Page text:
The Southern California wildfire season got off to a foreboding start Thursday with a massive brush fire in Ventura County that officials fear is just a preview of dangerous months ahead.
The fire showed in dramatic fashion how the region’s record dry conditions and lack of rainfall can quickly combine with fierce Santa Ana winds to produce widespread havoc.
Firefighters said that the dry winter and spring left the brush much more combustible than they have ever seen at this time of year. Weather forecasters said the Santa Ana wind conditions Thursday produced gusts topping 60 mph. Those velocities are significantly above normal for May and more common for the fall, when the Santa Anas are at their strongest.
MAP: Southland fires
Thousands fled several communities Thursday morning as flames consumed bone-dry terrain, devouring more than 6,500 acres in a few hours. Humidity levels dropped to as low as 4%. Walls of flames — some topping 20 feet — bore down on homes and licked up against the side of the 101 Freeway. Temperatures topped 90 degrees.
The heavy winds forced officials to ground air tankers battling the Springs fire, adding another obstacle for weary firefighters. Helicopters continued with water drops, and ground crews made several tense stands that prevented flames from getting into subdivisions in Camarillo and Newbury Park.
“It’s very unpredictable. Winds are swirling and twisting, and we don’t know what way it’s going to turn,” Ventura County Fire Department spokesman Tom Kruschke said.
With only about 5 inches of rain since July, Los Angeles is headed toward its fourth-driest year since 1877.
PHOTOS: Camarillo brush fire
Since Jan. 1, downtown Los Angeles has experienced less than 2 inches of rain. Normal for this time of the year is more than 11 inches of rainfall.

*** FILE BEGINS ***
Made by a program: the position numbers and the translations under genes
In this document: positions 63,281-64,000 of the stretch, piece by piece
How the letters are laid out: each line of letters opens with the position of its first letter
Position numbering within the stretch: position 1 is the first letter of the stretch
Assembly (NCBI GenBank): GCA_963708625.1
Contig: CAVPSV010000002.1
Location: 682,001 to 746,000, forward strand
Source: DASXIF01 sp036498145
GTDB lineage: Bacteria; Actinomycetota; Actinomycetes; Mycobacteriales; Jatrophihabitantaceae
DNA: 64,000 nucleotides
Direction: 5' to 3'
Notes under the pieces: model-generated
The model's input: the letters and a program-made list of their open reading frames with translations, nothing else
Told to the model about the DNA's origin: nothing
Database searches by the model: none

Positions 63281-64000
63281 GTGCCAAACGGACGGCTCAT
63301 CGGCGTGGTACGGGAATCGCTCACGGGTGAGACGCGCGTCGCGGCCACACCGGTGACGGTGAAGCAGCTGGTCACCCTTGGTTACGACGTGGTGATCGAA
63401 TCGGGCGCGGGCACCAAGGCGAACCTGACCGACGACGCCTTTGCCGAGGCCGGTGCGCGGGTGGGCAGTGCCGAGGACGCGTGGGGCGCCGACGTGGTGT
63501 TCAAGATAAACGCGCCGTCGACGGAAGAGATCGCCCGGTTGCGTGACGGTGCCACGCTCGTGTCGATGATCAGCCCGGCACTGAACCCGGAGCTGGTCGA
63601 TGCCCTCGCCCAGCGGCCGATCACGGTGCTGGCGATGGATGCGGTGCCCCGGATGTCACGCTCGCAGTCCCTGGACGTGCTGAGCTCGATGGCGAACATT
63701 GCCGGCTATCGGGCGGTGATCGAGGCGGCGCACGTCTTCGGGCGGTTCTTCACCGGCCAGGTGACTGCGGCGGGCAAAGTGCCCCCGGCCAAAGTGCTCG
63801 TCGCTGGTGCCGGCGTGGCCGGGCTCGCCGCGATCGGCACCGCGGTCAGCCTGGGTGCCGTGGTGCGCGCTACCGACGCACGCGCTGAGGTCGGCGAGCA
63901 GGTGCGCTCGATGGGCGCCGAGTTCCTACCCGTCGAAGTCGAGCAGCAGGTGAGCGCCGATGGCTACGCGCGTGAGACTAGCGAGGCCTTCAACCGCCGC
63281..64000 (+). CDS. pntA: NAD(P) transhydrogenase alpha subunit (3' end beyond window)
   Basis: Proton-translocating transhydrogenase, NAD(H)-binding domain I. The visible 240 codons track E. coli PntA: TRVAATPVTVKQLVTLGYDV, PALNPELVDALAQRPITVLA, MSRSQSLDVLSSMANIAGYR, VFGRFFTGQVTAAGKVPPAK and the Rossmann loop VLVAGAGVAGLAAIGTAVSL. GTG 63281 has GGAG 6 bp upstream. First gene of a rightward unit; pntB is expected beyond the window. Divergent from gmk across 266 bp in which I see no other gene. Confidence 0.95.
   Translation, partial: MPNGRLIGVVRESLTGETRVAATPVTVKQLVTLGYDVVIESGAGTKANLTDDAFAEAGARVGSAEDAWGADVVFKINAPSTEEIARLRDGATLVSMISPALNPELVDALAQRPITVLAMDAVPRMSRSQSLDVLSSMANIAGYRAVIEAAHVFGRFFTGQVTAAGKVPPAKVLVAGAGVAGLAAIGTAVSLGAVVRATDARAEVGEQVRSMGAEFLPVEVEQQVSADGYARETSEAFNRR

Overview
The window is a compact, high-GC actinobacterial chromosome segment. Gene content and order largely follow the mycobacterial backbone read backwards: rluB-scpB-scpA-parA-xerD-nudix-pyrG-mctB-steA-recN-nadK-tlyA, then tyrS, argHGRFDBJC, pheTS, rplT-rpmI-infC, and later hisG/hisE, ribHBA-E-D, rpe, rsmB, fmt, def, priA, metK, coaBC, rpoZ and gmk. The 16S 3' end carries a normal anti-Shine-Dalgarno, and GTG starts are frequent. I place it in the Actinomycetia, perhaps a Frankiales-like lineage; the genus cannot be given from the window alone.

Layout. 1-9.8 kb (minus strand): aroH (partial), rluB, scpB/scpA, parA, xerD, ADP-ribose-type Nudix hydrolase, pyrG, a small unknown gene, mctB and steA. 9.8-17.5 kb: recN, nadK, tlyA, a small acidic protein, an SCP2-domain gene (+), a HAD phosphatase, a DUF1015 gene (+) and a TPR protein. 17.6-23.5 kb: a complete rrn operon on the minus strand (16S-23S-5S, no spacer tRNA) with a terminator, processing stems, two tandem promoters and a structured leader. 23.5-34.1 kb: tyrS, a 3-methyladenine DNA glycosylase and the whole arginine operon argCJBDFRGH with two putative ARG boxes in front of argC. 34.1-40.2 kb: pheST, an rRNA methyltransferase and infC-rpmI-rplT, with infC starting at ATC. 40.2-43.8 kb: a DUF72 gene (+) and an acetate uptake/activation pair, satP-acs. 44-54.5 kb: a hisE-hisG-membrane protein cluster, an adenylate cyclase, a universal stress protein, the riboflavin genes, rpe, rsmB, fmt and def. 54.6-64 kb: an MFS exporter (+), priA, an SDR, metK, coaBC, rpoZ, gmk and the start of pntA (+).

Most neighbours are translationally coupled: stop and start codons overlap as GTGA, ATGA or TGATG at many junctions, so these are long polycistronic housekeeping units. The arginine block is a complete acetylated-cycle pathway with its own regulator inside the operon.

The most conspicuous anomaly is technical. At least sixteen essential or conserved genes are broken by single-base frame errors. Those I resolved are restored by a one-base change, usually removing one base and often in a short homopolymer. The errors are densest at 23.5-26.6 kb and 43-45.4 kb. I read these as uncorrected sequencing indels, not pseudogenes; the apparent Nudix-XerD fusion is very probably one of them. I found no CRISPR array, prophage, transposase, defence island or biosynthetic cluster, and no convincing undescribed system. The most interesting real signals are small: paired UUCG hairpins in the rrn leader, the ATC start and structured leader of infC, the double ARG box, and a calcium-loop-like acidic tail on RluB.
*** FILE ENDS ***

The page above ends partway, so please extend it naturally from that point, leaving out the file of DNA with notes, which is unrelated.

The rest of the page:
“We are at 17% of normal. That is exceptional,” said Bill Patzert, a climatologist for the Jet Propulsion Labratory. “Our hope for a drought-buster was dashed and an early fire season was guaranteed.”
The California Department of Forestry and Fire Protection, which protects about a third of the state, said that it has dealt with 150 more blazes this year compared to 2012.
Forecaster doubt that the region will get any significant rainfall through the fall. So they are counting on the onset of the marine layer that produces the “May gray” and “June gloom” cloud conditions. A heavy marine layer could bring some moisture, but they still expect a bone-dry summer and early fall.
“By the time we hit October, it’s always a race between whether the rains come first or the really strong Santa Anas come first,” Patzert said.
On Thursday, Santa Ana winds from the east pushed the fire through the Ventura County mountains toward the Pacific Ocean. Cooler on-shore coastal winds appear to slow down the Springs fire as it raced west, though firefighters worried that those winds could push the fire in unexpected directions.
Local officials said that they were surprised the fire moved so fast just a few miles from the cooler breezes of the ocean.
“We don’t often see fires at this time of year, and definitely not here,” said Sgt. Barbara Payton of the Ventura County Sheriff’s Department. “We aren’t that far from the ocean, so it just doesn’t get that hot here.”
The premature fire season also has California energy suppliers worried about the potential of raging fires knocking down transmission lines.
The absence of the troubled San Onofre nuclear plant — which has been closed for more than a year due to equipment issues and will probably remain closed through the summer — means that the region will need to import more energy from elsewhere. Those supply routes could be threatened by fires in areas where the lines run, said Stephanie McCorkle, a spokeswoman with the California Independent System Operator, which oversees most of the state’s power grid.
“This is shaping up to be a very bad start to the fire season,” McCorkle said.
As the fire continued Thursday evening, officials were still tallying the damage. The Springs fire destroyed several RVs, outbuildings and some agricultural structures. A second small fire in Riverside County burned four homes.
In Newbury Park, Jim Loper, 46, and Robert Ticktin, 51, watched from an evacuation area as firefighters battled to keep the flames out of their neighborhood. They stood at a sheriff’s command post at Dos Vientos Community Park in Newbury Park. The park’s name — meaning "two winds" in Spanish — was appropriate, as Santa Ana winds mussed the landscape and bedeviled the job of firefighting.
Loper had gone through some large wildfires when he lived in Altadena so the drill wasn’t new.